Bird & Bird is widely respected by peers and noted for its TMT commitment. The firm’s practitioners have extensive media sector experience that includes regulatory and commercial advice. Well regarded by peers, the firm is notably recognised for its work on motion picture production, distribution, online media regulation and video games.
Dentons focusses on multiple areas of work, from mergers and commercial contracts to media events and regulation. The team advises on film production and franchising agreements. In representative work led by former department head Joby Beretta, who has since established law firm The Bench, lawyers advised television station OSN on its bid for media rights to international cricket matches, for the Middle East and North Africa region, organised by the International Cricket Council for the period 2015-2023.
Allen & Overy has a firm position nationally with its focus notably on intellectual property. Present since 1978, the firm’s full-service scope provides broad sector coverage that includes technology and telecoms. Key practitioners include Ibrahim Mubaydeen and Simon Roderick who advise on multinational cases - transactional and advisory.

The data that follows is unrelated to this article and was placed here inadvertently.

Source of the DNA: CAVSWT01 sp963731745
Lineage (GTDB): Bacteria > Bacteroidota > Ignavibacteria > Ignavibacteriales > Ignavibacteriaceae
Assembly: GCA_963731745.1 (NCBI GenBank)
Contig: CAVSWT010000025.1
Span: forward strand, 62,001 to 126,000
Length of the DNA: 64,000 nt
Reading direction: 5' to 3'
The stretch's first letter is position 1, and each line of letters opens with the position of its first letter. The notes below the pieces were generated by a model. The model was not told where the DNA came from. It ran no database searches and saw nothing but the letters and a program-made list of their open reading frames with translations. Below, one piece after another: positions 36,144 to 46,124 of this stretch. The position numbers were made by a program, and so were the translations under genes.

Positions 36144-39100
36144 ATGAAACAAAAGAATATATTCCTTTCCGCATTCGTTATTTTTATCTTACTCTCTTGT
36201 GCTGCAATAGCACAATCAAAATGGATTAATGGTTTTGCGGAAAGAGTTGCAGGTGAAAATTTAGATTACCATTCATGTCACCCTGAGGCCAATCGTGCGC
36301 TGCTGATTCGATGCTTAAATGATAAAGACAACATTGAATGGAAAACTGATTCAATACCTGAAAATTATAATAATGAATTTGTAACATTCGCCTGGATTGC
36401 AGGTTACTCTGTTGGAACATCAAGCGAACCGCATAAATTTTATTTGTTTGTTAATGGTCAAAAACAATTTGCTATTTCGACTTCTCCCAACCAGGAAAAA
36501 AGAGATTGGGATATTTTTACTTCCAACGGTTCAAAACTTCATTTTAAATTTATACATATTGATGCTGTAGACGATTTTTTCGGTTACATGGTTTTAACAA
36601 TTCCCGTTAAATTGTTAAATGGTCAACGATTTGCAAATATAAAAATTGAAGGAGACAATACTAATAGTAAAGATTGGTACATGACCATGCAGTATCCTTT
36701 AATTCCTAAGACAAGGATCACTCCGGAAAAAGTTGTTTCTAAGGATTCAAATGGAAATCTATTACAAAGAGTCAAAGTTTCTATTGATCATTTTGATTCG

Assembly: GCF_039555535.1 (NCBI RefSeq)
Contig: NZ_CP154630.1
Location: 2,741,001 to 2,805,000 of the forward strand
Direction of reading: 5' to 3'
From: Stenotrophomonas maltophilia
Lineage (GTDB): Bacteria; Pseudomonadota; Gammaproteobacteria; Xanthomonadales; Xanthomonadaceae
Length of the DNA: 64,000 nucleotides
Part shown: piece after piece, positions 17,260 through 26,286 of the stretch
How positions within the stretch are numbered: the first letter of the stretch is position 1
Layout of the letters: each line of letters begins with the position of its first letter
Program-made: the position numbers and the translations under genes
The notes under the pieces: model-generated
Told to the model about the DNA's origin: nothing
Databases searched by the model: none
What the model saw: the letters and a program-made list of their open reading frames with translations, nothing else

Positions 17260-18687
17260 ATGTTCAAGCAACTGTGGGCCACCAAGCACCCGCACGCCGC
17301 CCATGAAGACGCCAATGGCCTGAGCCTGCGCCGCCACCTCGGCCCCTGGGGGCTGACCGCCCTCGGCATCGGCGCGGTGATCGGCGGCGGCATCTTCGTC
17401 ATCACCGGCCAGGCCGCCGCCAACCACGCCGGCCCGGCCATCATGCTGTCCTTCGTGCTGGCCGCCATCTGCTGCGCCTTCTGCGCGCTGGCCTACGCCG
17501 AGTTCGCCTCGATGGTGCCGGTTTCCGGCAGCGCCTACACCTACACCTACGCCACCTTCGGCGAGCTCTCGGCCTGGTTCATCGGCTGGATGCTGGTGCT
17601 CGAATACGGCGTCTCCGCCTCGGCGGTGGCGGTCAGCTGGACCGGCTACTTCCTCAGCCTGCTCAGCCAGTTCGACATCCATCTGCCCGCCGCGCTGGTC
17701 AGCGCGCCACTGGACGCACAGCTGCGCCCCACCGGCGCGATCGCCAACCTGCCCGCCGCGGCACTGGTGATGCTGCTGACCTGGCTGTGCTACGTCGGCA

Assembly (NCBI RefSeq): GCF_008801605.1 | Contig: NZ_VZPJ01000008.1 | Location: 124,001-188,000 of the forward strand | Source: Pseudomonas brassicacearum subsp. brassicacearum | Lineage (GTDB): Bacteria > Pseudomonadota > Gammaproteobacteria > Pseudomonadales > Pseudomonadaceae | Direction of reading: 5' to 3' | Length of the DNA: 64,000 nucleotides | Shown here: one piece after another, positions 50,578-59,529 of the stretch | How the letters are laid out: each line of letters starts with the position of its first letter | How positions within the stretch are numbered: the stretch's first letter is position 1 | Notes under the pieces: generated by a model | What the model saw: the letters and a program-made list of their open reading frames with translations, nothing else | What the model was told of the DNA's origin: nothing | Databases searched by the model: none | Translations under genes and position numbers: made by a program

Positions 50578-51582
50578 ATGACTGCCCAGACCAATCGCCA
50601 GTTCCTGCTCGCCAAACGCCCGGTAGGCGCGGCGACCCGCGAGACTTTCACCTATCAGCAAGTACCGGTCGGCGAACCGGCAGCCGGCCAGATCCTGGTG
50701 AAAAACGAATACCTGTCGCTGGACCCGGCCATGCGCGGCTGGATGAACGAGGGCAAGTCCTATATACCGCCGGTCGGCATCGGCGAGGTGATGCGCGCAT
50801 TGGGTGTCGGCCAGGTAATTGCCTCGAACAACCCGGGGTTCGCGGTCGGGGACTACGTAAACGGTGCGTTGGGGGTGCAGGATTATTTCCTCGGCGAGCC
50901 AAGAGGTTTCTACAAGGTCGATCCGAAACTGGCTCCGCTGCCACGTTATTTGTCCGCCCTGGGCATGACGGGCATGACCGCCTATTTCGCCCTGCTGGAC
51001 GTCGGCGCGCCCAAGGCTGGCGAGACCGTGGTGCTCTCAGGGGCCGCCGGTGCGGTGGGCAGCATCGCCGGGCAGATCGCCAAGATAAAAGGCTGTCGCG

Independent firm Hadef & Partners is gaining recognition among peers. The firm’s TMT division works on acquisitions, disposals, commercial transactions, e-commerce and data privacy. Michael Lunjevich is the firm’s key contact for sector-related work, including advice on licensing and media contracts.
Digital technology spurs activity at Pinsent Masons, which represents technology suppliers, central government departments and international telecoms providers. The firm is well regarded by peers for its work on dispute resolution, which is managed under a separate TMT litigation practice. Sachin Kerur manages the practice and handles cases connected with communication licensing, data protection
Al Tamimi & Company
Clyde & Co
Simmons & Simmons
Bird & Bird
Allen & Overy
Hadef & Partners
The UAE has become one of the Middle East’s key centres for broadcast and digital media, attracting global brands.
Over the past year, the market has been characterised by growth and expansion, represented by the launch of two radio stations, sustained growth in the film industry and a jump in the use of digital media.